We’re currently seeing a trend where individual states will actually collect the badly needed extra dollars and then control and oversee the spending of those dollars. This system utilizes the tremendous infrastructure that was created via the formation of the National Cattlemen’s Beef Association, where the checkoff side would become a more efficient entity to carry out the goals of the checkoff.
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The opponents of the checkoff believe the current Washington administration is its best bet to act unilaterally. They realize that producers generally overwhelmingly support the checkoff, and it’s unlikely they’ll see another administration so politically aligned with them.
The recommendations undoubtedly address some of the problems and would improve the funding and efficiency of the checkoff. But when any national program is controlled by the government, it will inevitably continue to be controlled by politics, as well as by people who have anything but the best interests of the industry at heart.
With broad-based producer support of the checkoff, it may be a case where the best-case scenario – to the dismay of all those who wish to improve the checkoff – is to do nothing at all. Individual states increasing their own checkoff assessments and then allowing their producers to decide where and how it will be spent may be the best alternative, especially if those dollars are collected outside of the act and order. This gives them more control to use the dollars in the most effective manner possible.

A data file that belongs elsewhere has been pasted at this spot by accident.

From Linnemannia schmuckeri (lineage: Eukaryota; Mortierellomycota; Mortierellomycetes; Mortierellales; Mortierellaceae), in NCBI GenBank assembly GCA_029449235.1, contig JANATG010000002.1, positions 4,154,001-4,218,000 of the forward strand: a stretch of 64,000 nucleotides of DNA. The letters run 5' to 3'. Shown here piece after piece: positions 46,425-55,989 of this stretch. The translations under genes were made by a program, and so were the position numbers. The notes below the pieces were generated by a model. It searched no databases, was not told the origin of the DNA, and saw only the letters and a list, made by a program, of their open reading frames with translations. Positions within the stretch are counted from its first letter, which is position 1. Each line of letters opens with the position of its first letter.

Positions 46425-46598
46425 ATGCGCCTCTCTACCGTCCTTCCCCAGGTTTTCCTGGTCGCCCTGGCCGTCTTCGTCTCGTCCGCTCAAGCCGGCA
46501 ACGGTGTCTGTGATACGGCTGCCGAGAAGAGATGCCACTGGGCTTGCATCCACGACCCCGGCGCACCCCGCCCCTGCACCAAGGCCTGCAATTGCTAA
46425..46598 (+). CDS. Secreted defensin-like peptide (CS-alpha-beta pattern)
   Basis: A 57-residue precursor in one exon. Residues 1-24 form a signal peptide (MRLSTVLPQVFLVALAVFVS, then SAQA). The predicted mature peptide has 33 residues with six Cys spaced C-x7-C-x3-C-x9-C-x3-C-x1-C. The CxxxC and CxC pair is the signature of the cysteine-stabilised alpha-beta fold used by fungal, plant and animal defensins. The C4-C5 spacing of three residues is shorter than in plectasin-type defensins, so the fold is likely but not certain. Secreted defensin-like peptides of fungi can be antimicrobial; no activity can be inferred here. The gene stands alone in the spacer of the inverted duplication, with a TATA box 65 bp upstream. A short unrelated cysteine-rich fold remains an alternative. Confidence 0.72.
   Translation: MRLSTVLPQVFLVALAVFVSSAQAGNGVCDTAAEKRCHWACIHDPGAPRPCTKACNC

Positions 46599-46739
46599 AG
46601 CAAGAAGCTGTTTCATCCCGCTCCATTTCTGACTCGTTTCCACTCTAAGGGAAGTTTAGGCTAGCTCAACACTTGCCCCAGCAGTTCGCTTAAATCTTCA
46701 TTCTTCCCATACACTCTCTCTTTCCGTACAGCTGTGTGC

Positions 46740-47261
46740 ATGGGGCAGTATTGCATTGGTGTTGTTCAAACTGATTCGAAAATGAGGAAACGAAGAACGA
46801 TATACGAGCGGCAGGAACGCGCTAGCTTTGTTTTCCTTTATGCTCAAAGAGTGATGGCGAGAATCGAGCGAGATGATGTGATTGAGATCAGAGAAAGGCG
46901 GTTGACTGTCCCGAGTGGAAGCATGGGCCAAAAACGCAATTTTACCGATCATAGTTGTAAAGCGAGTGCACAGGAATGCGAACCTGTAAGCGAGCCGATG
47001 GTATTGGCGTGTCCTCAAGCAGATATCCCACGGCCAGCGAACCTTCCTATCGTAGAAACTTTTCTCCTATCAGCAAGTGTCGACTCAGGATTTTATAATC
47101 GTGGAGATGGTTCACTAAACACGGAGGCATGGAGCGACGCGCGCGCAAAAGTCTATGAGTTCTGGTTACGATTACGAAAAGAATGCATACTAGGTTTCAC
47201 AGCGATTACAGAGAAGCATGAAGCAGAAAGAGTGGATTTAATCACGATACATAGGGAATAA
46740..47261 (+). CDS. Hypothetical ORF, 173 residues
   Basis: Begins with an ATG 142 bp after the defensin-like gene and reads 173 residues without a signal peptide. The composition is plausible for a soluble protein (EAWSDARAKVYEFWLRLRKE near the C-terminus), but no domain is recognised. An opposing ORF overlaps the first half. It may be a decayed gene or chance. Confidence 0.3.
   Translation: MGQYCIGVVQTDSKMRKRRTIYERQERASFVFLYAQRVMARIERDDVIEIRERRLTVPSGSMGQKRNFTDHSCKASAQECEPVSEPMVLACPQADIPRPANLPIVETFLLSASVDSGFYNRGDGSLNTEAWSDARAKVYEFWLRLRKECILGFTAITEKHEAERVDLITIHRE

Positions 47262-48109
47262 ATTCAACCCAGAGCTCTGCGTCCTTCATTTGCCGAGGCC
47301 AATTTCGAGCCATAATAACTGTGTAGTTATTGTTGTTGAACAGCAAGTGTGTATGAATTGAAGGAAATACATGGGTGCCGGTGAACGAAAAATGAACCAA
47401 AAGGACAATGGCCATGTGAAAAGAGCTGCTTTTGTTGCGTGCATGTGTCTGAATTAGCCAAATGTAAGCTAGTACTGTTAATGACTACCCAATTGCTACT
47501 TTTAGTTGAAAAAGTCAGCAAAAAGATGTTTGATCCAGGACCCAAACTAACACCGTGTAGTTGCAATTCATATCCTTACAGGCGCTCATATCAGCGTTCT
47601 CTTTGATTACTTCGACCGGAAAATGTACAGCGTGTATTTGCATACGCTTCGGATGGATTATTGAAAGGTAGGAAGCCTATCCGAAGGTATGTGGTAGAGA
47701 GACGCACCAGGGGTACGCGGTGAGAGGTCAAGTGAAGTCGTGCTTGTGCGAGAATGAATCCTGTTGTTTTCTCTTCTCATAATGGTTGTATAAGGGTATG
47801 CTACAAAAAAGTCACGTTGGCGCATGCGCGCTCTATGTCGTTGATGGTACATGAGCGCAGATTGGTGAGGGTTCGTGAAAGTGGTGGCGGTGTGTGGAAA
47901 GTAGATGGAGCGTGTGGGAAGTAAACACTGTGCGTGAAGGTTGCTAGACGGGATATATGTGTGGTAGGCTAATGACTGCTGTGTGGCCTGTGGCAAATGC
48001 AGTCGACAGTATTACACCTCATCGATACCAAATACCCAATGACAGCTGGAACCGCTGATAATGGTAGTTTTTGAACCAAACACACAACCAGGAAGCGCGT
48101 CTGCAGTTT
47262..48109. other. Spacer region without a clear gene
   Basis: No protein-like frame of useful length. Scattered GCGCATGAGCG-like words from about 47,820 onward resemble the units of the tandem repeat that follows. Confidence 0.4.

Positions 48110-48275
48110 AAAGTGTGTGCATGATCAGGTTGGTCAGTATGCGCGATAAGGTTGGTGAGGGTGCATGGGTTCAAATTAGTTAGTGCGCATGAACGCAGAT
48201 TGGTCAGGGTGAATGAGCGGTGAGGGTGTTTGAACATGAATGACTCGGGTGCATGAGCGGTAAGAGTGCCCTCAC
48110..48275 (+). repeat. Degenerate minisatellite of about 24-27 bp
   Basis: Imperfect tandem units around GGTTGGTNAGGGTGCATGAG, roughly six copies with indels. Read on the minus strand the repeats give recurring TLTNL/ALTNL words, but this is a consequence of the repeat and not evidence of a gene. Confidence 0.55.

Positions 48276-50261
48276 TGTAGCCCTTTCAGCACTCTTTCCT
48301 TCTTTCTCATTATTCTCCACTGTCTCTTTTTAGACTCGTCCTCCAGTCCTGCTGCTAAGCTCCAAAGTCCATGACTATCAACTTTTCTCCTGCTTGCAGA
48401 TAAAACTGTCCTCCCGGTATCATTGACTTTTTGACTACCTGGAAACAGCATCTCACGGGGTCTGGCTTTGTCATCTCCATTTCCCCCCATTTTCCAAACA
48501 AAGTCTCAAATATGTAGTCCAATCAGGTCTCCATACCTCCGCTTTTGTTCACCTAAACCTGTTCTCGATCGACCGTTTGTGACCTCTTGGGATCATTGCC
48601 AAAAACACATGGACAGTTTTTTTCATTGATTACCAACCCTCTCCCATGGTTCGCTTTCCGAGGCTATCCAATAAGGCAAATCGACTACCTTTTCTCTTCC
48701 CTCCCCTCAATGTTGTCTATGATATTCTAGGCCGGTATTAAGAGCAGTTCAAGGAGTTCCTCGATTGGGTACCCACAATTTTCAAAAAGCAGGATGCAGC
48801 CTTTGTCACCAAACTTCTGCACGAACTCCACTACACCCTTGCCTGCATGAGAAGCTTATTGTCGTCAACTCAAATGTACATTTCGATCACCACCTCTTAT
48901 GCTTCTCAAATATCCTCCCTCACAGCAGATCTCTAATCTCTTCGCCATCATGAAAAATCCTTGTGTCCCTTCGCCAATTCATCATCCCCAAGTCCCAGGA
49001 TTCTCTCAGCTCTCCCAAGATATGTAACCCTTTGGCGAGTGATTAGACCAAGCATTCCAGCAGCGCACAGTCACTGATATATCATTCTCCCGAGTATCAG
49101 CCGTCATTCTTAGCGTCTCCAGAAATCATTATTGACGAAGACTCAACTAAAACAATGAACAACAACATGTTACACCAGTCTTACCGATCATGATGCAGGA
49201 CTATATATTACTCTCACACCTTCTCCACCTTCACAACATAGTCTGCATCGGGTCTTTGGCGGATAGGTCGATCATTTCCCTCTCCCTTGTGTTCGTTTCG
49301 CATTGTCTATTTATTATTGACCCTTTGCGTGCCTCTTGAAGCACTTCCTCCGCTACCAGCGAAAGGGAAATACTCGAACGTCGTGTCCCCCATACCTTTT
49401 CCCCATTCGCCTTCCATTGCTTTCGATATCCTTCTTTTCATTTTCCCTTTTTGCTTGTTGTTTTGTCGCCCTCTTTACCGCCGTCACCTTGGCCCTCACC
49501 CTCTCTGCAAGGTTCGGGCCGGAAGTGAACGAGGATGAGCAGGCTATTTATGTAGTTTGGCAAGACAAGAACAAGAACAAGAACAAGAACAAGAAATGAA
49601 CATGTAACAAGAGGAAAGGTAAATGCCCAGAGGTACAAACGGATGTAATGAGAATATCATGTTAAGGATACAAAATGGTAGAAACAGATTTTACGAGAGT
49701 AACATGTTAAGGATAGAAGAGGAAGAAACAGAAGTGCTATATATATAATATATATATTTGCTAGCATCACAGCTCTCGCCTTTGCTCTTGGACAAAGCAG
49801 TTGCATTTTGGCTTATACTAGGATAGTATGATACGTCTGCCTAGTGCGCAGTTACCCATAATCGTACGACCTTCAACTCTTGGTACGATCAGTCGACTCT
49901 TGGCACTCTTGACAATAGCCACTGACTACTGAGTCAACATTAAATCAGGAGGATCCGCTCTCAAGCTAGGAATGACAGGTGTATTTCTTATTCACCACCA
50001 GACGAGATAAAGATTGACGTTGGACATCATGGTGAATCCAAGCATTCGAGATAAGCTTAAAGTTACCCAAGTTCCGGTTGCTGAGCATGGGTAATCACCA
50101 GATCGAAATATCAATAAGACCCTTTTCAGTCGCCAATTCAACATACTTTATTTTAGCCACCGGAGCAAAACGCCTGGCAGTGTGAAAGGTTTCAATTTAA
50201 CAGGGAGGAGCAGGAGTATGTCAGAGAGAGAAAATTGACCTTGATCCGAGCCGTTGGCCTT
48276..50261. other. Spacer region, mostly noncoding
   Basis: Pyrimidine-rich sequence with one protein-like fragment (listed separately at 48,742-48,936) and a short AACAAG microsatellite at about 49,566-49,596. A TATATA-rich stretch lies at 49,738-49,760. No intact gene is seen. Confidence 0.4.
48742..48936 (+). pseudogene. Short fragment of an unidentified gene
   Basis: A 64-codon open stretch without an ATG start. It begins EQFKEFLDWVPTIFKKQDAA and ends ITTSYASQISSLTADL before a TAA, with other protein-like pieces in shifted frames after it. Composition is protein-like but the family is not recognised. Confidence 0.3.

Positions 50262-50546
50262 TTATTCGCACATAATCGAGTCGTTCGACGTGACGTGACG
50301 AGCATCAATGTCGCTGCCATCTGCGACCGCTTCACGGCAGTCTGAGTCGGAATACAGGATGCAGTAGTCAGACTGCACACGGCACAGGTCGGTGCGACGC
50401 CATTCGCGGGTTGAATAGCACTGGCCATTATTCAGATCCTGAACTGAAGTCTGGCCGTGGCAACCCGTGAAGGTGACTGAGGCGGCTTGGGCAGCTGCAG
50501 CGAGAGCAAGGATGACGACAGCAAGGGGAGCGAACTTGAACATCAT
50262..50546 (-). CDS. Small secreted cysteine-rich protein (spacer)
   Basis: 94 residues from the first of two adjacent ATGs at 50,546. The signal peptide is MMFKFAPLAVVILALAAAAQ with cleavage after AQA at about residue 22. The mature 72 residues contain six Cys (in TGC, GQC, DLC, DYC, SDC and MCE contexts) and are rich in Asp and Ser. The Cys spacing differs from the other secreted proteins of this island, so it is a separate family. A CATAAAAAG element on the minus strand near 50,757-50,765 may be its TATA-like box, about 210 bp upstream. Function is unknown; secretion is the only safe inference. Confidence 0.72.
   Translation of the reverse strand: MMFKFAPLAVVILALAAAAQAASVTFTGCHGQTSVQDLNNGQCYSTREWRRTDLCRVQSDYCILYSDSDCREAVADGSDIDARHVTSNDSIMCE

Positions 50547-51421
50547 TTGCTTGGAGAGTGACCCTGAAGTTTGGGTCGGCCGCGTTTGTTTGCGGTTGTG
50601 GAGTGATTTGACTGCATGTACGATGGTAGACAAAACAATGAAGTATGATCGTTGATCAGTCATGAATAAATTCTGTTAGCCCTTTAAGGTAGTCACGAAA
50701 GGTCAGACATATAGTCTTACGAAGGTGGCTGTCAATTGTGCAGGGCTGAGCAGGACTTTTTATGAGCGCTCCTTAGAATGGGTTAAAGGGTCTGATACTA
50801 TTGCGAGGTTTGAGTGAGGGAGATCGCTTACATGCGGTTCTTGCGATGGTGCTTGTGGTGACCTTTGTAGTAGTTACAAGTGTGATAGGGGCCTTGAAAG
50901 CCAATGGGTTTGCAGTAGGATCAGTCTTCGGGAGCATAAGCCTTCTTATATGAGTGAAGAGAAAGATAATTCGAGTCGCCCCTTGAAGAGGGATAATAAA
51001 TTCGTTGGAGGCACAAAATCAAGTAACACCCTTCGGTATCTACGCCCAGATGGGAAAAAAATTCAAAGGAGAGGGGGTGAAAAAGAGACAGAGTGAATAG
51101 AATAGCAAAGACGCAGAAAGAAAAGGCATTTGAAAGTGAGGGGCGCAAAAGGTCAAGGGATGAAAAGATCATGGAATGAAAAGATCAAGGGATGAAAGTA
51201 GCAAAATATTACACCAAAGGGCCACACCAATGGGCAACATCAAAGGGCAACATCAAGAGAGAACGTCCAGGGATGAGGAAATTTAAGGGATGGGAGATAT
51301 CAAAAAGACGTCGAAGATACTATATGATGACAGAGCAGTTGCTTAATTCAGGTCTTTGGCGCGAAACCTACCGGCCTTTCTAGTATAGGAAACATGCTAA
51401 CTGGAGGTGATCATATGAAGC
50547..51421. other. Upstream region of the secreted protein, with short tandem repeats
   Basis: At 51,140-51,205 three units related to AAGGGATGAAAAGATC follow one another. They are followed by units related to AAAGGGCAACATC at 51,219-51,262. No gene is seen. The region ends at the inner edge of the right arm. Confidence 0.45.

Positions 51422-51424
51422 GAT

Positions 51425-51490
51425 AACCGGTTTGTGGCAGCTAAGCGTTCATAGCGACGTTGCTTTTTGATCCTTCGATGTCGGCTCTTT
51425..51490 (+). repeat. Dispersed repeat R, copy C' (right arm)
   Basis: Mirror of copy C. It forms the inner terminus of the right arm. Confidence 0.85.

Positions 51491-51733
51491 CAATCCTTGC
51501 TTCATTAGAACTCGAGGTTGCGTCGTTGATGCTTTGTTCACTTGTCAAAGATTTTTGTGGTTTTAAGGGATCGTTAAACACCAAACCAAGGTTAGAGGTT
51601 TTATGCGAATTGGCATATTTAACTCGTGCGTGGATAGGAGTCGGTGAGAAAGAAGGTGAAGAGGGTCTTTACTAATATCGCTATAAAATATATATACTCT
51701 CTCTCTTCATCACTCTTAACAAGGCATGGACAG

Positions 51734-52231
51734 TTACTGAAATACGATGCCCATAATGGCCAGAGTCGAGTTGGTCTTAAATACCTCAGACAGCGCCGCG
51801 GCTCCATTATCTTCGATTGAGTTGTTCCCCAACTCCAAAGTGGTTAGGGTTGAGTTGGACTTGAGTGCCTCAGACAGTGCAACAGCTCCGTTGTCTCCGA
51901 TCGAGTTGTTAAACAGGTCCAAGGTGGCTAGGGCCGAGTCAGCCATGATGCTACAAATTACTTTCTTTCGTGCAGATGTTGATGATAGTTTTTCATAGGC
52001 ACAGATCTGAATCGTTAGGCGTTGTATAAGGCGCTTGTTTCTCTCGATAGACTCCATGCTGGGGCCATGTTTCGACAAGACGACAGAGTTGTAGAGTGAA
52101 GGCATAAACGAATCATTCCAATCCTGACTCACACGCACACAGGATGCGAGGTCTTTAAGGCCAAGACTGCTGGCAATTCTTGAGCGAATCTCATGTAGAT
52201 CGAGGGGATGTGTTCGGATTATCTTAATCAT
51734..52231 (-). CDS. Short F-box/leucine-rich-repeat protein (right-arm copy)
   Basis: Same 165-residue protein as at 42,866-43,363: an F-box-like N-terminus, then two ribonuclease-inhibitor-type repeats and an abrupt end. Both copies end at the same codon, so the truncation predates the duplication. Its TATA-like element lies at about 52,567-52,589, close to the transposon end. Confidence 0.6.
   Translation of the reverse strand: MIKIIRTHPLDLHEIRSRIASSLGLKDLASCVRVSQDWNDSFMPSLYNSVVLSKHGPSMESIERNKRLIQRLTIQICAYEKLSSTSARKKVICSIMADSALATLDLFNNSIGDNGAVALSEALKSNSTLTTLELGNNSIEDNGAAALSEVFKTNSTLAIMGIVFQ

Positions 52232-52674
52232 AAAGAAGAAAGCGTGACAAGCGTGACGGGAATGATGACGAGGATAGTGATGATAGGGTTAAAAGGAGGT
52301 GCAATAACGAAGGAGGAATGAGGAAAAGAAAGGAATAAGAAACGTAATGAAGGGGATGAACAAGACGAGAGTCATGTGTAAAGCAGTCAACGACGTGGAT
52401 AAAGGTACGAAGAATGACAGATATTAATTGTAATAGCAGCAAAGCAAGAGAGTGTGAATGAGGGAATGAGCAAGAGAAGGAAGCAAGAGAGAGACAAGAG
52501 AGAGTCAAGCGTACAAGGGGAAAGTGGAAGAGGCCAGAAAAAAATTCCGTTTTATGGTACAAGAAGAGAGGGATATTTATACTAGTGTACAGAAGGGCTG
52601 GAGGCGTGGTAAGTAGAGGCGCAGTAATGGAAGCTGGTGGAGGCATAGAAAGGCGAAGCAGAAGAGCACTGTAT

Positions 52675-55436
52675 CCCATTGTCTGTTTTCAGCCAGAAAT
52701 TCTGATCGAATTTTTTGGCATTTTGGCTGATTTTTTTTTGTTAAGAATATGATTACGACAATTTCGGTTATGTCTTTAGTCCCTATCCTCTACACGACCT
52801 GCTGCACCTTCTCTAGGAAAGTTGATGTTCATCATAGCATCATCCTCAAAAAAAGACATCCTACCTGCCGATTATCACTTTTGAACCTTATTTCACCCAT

On the positive side, those groups that have tried to create an issue with the checkoff by inferring that checkoff dollars are somehow used to support the policy side of NCBA seem more and more like shrill voices in the wilderness. While nobody who has looked at the program believes that the firewall has or will be crossed, it also has become obvious that one of the reasons that NCBA receives the vast majority of the projects isn’t simply because they have created an organization to do the majority of the projects more efficiently than most. There is also the issue that an organization must subject itself to intense government oversight with no gain to the organization; how many groups are willing to do that?
As one industry observer told me, “The consensus report won’t satisfy anyone, but undoubtedly will improve the checkoff.” Does it go far enough? No. If all the work of the working group goes for naught, will it be a disaster? No. Many of the suggestions will be incorporated or implemented by the various states as they increase control of their checkoff.
Perhaps there is no greater testament to the work that was done than that nearly every organization will have to work to get the support of its membership. The groups that have been committed to its demise are the ones that are most vehemently disagreeing with its suggestions.
The good news is that while there remains a minority who wish to destroy the checkoff, there’s also a large majority who wish to improve it and it will be more difficult at this point to destroy the checkoff than to fix it. That’s true even if both appear to be uphill battles.
The opinions of Troy Marshall are not necessarily those of beefmagazine.com or the Penton Farm Progress Group.